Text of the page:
Supreme Court ‘weaponizes’ First Amendment to attack public-sector workers

FB_DecisionDay2In a 5-4 decision along party lines, the U.S. Supreme Court today altered the landscape of public-sector collective bargaining in Minnesota and more than 20 other states.

The high court’s ruling in Janus v. AFSCME makes “right-to-work” the law of the land in all public-sector workplaces, opening the door for more workers to reap the benefits of a union contract without sharing in its costs.

Justice Samuel Alito, writing for the majority, argued that states like Minnesota, which allowed public-sector unions to assess “fair-share fees” to non-members, violated those workers’ First Amendment rights to freedom of speech – or, in this case, freedom not to subsidize speech on their behalf.

Alito’s decision overturns a precedent more than four decades in the making, and it gives corporate interests and billionaires who bankrolled the legal challenge a victory for which they had been angling for years.

Union leaders in Minnesota warned the decision would make it harder for working people to join together and advocate for their families and communities, rigging the economy even more in favor of corporations and the wealthy.


Working people rally in Minneapolis, pledging to stick together in the wake of today’s Janus v. AFSCME ruling.

But Minnesota AFL-CIO President Bill McCarthy, the state’s top labor leader, said working people aren’t giving up their voice.

“No court decision will ever stop working people from joining together in union to negotiate a fair return on their work,” he said. “No matter how many roadblocks corporate special interests put in our path, our state’s labor movement will continue to fight for working Minnesotans’ freedom to prosper.”

Public-sector unions have been bracing for a major blow from the Supreme Court for more than two years. During that time, most have taken steps to strengthen their membership and encourage as many fee-payers to become full members as they can.

Janus is the third in a string of decisions weakening public workers’ bargaining power on First Amendment grounds, and Alito has been a driving force behind all three. His arguments in today’s decision are at times nakedly political, blaming collective bargaining for some states’ underfunded public pension systems and the growth of government spending nationwide.

Alito’s decision also draws a disturbingly shallow parallel between public-sector unions and other advocacy organizations that purport to “speak” on behalf of a unique constituency, like the AARP and the VFW. Alito asks: “Could the government require that all seniors, veterans, doctors pay for that service even if they object?”

The point Alito either ignores or misses is that the VFW can offer unique benefits to people who join, while unions are required by federal labor law to provide the same contractual benefits and representation to everyone in a bargaining unit — even workers who choose not to join.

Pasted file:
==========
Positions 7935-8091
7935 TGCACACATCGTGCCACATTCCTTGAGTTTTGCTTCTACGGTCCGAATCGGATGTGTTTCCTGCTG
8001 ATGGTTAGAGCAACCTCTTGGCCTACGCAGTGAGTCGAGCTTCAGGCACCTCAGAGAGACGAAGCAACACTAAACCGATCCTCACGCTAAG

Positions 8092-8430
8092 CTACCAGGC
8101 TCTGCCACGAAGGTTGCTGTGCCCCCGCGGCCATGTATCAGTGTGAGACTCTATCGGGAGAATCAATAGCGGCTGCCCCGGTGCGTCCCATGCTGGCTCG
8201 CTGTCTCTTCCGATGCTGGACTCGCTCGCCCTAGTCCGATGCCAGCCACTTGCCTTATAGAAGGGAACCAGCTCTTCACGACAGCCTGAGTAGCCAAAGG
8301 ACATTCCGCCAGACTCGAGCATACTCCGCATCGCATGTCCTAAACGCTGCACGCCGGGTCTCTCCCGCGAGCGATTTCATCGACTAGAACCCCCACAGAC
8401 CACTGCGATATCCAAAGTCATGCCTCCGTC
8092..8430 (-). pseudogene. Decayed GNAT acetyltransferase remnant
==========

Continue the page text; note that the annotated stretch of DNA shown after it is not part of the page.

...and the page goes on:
In her dissenting opinion, Justice Elena Kagan accuses Alito and his fellow conservatives on the bench of waging a “6-year crusade to ban (fair-share) fees,” with disregard for precedent the high court has “rarely if ever” seen.

“Unions are — by law — in a different position, as this Court has long recognized” than other advocacy groups, Kagan writes. Fair-share fees “ensured that a union would receive sufficient funds, despite its legally imposed disability, to effectively carry out its duties as exclusive representative of the government’s employees.”

Kagan’s dissent points to equally troubling decisions ahead if the conservative majority continues, in her pointed language, “weaponizing the First Amendment.” She writes:

“Speech is everywhere — a part of every human activity (employment, health care, securities trading, you name it). For that reason, almost all economic and regulatory policy affects or touches speech. So the majority’s road runs long. And at every stop are black-robed rulers overriding citizens’ choices. The First Amendment was meant for better things. It was meant not to undermine but to pro­tect democratic governance — including over the role of public-sector unions.”

Time will tell how Janus impacts public-sector unions in Minnesota. But a string of wildcat strikes by teachers in West Virginia, Arizona, and other right-to-work states this spring prompted some to wonder if the deep-pocketed donors behind Janus are poised to wake a sleeping giant.

“Neither this ruling nor the right-wing groups that will weaponize it, will silence the voices of Minnesota’s professional educators,” Education Minnesota President Denise Specht said. “We will still stand for effective and welcoming schools for our students, proud and healthy communities for their parents, and salaries and benefits that will sustain the families of Minnesota educators.”



  1. […] convened less than two weeks after the Supreme Court sided with corporate interests in Janus v. AFSCME, a decision making it harder for public-sector workers to join together and […]

  2. […] in our presidential elections when the most recent Supreme Court nominee tipped the scales in the Janus case. Now we have nationwide right to work in the public […]

  3. […] no question, the labor movement is under severe attack. The Janus decision is only the latest example of damage inflicted on workers by the billionaire class of the United […]

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